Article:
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Spring

So far March has been mostly kind to us here on Rum. We’ve been out and about on the croft getting things happening – artichokes planted in what is now termed ‘Artichoke Corner’ aka the top left corner of the croft. One of our plans for this year is to grow more animal feed rather than buying it in and I am reliably informed that artichokes welcome abuse, grow anywhere in any soil and are almost impossible to dig up entirely meaning once you have planted them once you have them forever. Challenge accepted! We have a mix of gifted artichokes from a friend here on Rum who does indeed seem to have cultivated a forest of them and some bought in ones. They are in a boggy corner of the croft which we will turn the pigs onto once they have cropped so if they manage to grow they will be comprehensively harvested. I’ll keep you updated…

artichokes

In other pigs news we may be increasing our porcine holding in the new few weeks. Barbara and the two girls are doing well and Ady has been busy building a new pen for the potential newcomers. More on that as it happens.

pigs

pigpen

I’ve finally used my Christmas gift of a kneeler which sat in pristine condition for months and now looks far more like something I own as it is covered in mud! I spent a very happy couple of hours this morning in the polytunnel weeding. I’ve decided to grow direct in the ground in there so will be creating beds along each side along with the shelves I use for sowing seeds. The ground has previously been conditioned by the pigs and is worm ridden and pretty well drained (by Croft 3 standards anyway!) so I would rather work on improving the soil in there over time than continually growing in containers in there. So I’m digging out the roots of the reeds and levelling the tussocky bits in there which is a slow but quite theraputic process. Today I was in the excellent company of Elton John, Cher and two hens. Elton and Cher provided the tunes to sing along to while the hens assisted with slug patrol and dust bathed in some of the containers!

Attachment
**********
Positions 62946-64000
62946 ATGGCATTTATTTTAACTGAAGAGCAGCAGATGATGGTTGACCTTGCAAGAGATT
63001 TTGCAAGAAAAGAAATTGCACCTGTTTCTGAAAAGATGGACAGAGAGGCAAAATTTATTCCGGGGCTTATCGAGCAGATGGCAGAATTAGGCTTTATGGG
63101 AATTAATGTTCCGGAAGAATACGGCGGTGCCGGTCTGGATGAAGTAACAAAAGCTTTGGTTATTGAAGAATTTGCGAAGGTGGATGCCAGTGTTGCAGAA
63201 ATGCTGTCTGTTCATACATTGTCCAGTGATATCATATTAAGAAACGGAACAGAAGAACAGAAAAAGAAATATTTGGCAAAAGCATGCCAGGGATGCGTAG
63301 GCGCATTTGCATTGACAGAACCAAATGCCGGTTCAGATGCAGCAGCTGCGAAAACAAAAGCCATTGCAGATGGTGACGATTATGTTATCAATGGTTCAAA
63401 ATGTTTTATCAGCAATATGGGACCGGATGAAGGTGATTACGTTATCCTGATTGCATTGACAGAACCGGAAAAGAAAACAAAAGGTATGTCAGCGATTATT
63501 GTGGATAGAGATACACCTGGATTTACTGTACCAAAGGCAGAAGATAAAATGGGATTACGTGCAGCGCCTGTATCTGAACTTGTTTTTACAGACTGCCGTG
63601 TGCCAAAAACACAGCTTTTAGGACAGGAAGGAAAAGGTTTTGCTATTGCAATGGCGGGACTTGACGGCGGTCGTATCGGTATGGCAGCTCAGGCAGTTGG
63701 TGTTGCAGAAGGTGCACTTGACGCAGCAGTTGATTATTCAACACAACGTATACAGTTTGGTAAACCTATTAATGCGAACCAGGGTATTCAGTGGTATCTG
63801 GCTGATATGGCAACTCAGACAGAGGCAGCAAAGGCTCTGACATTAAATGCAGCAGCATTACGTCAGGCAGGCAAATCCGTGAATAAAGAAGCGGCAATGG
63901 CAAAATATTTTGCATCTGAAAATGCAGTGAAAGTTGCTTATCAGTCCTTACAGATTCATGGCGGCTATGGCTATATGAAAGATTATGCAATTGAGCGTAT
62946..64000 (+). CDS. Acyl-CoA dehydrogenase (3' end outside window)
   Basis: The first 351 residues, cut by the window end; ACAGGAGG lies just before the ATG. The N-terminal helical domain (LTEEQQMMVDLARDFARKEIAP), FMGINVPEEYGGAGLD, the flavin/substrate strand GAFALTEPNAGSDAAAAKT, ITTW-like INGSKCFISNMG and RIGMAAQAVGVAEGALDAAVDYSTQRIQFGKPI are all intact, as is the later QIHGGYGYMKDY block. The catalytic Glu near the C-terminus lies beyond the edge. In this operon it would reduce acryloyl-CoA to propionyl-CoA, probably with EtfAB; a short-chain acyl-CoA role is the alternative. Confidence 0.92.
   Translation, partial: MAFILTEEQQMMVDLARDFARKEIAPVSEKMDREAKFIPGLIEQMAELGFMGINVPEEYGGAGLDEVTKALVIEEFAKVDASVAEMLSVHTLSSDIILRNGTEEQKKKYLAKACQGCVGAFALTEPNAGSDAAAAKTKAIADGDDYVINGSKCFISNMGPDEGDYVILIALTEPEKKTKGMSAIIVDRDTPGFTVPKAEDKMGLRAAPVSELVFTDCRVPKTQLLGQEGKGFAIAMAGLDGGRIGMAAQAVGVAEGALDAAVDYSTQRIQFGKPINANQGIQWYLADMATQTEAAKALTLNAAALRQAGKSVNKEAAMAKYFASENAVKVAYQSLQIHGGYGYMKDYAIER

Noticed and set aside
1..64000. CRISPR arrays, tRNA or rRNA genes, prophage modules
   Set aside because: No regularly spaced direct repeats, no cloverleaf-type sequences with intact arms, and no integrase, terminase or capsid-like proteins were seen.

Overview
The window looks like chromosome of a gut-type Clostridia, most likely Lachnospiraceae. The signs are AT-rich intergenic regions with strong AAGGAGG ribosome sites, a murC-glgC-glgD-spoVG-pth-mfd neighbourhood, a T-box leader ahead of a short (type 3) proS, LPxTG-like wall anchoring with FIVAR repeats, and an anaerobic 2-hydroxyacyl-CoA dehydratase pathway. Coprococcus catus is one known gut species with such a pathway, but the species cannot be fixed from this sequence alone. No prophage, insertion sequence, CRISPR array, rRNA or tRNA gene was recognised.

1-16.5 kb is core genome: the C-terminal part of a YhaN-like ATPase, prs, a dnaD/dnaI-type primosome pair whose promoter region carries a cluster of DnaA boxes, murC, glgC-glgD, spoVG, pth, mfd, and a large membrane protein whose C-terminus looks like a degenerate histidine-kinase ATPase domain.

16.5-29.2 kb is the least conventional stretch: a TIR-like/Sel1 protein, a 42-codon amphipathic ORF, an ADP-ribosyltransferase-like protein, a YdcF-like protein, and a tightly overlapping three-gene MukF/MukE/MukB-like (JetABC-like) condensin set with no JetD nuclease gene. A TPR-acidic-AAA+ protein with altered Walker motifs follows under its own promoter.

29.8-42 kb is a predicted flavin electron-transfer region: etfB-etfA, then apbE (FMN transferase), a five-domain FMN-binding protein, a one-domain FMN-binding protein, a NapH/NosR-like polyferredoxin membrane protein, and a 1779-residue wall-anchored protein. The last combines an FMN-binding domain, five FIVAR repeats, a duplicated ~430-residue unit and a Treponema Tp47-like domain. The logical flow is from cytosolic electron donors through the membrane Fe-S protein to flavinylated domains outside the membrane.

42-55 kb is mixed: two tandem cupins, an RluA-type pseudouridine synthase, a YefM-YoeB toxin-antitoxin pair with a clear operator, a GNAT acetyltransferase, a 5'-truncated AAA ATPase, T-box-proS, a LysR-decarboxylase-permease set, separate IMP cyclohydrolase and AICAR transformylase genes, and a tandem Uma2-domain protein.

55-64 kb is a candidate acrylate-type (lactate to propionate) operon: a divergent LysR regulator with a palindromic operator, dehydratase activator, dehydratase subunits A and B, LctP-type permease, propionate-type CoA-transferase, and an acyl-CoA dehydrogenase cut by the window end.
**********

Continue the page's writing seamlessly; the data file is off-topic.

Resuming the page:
hens in polytunnel

kneeler

Elsewhere we have sold more jam from the shed and had some great customer feedback, had our first chats of the season with visiting tourists, a lovely sunny day out at Harris Beach on the other side of the island and celebrated Mothers Day.

harris 4

d harris

s at harris

d at harris

harris

newshoes

choch

tumbler

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Landmark Moments

Today has mostly felt like pushing wheelbarrows about. We are down to one vehicle and so can only get as far as the fork in the road, meaning a further half a mile along a very rough track and up a very muddy hill before we reach the croft. Animal feed, compost (we buy in a small amount each year from our animal feed supplier to start off seedlings), veg box all arrived today, along with a couple of bales of straw for pig bedding and bird house bedding (we cut and dry rushes during the summer for that but last years has long since run out for want of a dry space to store over winter). So that was four trips each for Ady and I with loaded up wheelbarrows, sacks on shoulders across the unwheelbarrowable terrain and maybe the odd mumble under our breath here and there.

It was also about discovering that both Davies and Scarlett are taller than me now.

tall surely a landmark moment for any parent.

We had our very first customer in the Shed, purchasing a jar of bramble and cinnamon jam and having a chat with me as I happened to be mid wheelbarrow load sitting on the bench at the croft gate catching my breath and enjoying the view.

We found the first chicken eggs of the season, a round half dozen nestled in a forgotten small coop which was in the fruit cage and is now back close to the caravan again.